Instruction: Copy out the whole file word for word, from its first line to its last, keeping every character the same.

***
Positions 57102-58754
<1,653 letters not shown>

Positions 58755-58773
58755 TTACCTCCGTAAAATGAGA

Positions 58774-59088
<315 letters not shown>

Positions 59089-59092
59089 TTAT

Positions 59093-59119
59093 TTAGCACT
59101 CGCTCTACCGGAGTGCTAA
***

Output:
Positions 57102-58754
<1,653 letters not shown>

Positions 58755-58773
58755 TTACCTCCGTAAAATGAGA

Positions 58774-59088
<315 letters not shown>

Positions 59089-59092
59089 TTAT

Positions 59093-59119
59093 TTAGCACT
59101 CGCTCTACCGGAGTGCTAA